Bowmen of Skelmersdale

Controlling Bow Behaviour with Stabilisers

Bows are simple mechanical objects in principle. But designing them for archers
makes life surprisingly complicated. Archers cannot shoot the arrow through the centre of pressure (at least, not without injury), so the arrow leaves the bow above the grip, and the bow is consequently slightly out of balance when shot. The riser is cut away on one side, so stresses in the riser are asymmetric, and vibrations complex and difficult to control. The ‘archers grip’ on the bow is hard to centre and reproduce, introducing variable torque. Muscles are best in motion, and perfect stability of aim is not humanly attainable. Different archers have different preferences for bow behaviour before, during and after the shot. All these things lead to a large range of bow movements, many of which are incidental to, or interfere with, the arrow reaching the target. So bowyer's and archers have gone
looking for ways to control bow movement.

Relatively early in modern bow design, it became clear that many movements could be controlled by adjusting the overall weight and the distribution of weight in the bow riser. This led by easy stages through ‘points’, lead or mercury inserts and  ‘bus- bars’ to short, weighted metal rods replacing ‘points’, longer rods replacing short rods, centre-mounted  ‘long rods’, counterbalances and V-bars, TFC’s, internally damped rods and oil-filled dampers to the range of stabilisers and attachments now available. The problem facing the archer is to sort through all the options to get good control of the bow.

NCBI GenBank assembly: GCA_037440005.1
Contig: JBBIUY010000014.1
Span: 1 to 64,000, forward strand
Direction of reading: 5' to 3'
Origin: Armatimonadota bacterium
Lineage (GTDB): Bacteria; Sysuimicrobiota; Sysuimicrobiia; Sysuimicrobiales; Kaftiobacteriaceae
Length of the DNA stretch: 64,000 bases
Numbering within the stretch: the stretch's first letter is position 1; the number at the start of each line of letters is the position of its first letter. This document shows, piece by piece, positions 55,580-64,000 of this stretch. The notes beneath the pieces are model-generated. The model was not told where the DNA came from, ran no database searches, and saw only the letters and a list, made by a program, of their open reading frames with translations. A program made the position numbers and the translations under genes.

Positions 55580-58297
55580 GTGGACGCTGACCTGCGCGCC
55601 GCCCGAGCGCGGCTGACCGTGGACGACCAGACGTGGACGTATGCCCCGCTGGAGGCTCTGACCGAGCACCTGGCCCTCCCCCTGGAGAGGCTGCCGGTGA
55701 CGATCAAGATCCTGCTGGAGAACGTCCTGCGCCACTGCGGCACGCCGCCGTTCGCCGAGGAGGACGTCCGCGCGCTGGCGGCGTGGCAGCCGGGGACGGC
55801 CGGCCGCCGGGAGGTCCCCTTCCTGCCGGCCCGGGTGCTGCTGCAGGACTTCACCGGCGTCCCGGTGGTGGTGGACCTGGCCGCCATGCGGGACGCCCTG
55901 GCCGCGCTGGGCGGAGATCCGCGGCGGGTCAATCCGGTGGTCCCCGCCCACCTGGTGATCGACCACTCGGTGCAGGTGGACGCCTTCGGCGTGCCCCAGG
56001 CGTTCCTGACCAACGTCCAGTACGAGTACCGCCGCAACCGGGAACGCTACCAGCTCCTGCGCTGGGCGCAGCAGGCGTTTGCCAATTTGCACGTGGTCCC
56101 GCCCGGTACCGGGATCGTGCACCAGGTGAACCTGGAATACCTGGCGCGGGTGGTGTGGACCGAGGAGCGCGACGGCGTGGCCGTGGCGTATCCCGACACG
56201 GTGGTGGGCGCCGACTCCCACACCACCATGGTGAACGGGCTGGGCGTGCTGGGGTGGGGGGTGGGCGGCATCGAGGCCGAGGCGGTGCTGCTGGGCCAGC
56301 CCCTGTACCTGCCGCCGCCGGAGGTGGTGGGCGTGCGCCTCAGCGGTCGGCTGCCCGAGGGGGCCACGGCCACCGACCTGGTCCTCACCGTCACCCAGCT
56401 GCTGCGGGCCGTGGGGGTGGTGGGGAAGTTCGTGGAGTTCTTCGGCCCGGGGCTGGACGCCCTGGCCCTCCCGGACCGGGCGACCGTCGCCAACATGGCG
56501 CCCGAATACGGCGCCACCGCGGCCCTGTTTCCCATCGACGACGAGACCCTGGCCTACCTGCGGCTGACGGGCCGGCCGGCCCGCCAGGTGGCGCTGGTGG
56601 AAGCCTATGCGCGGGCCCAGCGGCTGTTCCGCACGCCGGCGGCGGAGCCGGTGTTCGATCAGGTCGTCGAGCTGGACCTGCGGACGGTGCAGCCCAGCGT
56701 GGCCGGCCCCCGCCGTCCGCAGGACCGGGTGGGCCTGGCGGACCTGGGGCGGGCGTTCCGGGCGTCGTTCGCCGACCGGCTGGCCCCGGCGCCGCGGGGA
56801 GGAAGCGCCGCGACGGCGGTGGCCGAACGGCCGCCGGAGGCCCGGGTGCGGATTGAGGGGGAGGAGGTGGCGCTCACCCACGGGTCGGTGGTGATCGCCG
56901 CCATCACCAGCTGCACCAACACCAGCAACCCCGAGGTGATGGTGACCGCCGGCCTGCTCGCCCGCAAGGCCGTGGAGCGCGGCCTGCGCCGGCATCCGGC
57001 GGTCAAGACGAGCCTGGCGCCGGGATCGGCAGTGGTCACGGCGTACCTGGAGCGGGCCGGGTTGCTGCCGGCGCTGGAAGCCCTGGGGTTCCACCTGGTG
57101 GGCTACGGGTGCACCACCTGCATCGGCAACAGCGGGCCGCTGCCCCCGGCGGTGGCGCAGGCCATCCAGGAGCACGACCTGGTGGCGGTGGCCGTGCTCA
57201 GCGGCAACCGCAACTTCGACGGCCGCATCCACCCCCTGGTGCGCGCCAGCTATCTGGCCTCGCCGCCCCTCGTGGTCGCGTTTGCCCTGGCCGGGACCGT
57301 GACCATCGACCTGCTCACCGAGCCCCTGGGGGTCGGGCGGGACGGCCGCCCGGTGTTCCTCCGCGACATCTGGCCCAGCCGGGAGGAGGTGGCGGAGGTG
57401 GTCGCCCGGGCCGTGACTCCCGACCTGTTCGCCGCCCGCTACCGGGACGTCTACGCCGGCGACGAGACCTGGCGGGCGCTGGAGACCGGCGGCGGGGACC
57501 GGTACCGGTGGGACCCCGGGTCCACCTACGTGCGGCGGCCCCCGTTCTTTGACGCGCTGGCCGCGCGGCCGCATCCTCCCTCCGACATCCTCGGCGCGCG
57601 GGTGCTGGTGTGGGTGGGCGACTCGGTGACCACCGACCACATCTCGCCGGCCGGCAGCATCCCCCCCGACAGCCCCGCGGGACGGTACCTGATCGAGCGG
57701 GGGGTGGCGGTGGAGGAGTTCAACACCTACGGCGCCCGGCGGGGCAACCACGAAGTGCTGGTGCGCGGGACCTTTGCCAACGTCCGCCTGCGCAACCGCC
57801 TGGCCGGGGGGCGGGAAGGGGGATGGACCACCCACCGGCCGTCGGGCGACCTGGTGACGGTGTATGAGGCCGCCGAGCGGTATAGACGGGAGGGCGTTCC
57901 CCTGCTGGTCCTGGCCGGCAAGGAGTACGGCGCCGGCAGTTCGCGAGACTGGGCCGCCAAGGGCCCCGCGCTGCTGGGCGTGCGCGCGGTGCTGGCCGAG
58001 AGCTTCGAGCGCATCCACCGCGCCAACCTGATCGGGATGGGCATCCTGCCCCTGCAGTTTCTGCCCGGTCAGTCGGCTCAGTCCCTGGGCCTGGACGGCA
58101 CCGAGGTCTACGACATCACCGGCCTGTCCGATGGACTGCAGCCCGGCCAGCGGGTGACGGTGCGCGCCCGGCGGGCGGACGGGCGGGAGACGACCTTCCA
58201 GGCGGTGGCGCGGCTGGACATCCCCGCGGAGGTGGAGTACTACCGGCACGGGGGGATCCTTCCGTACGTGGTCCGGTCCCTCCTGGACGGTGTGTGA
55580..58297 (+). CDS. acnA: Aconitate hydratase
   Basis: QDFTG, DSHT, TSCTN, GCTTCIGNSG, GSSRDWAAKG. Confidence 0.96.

That does not mean that stabiliser systems are a necessary first resort. On the contrary, though they can undoubtedly reduce the effect of poor technique.

Stabilisation is no substitute for good technique.

If bow behaviour is seriously and consistently faulty, the cause should be removed as far as possible before turning to stabilisation. For example, stabilisers can reduce the effect of torque, but it is a great deal better to adjust style or grip  to avoid torque in the first place.

This note is intended to show how particular stabilisers and attachments control different types of bow motion, and how their effect can be adjusted to suit the archer’s needs. The document covers different types of bow motion, then discusses the use of stabilisation to control them.

What bow behaviour needs controlling?

Bow  movement

Timing - When is movement important?

Time and Motion

Controlling bow displacement

Weight, Mass and Inertia

Static and Dynamic properties

The misnamed TFC

Controlling bow balance

Centre of Gravity

Finding the centre of gravity

Changing the balance using weight

Weights and Distances

Rods, weights and risers

Controlling bow vibration

Causes of Bow Vibration

Reducing Vibration - Damping

Bow Resonance

Tuned damping - more on TFC’s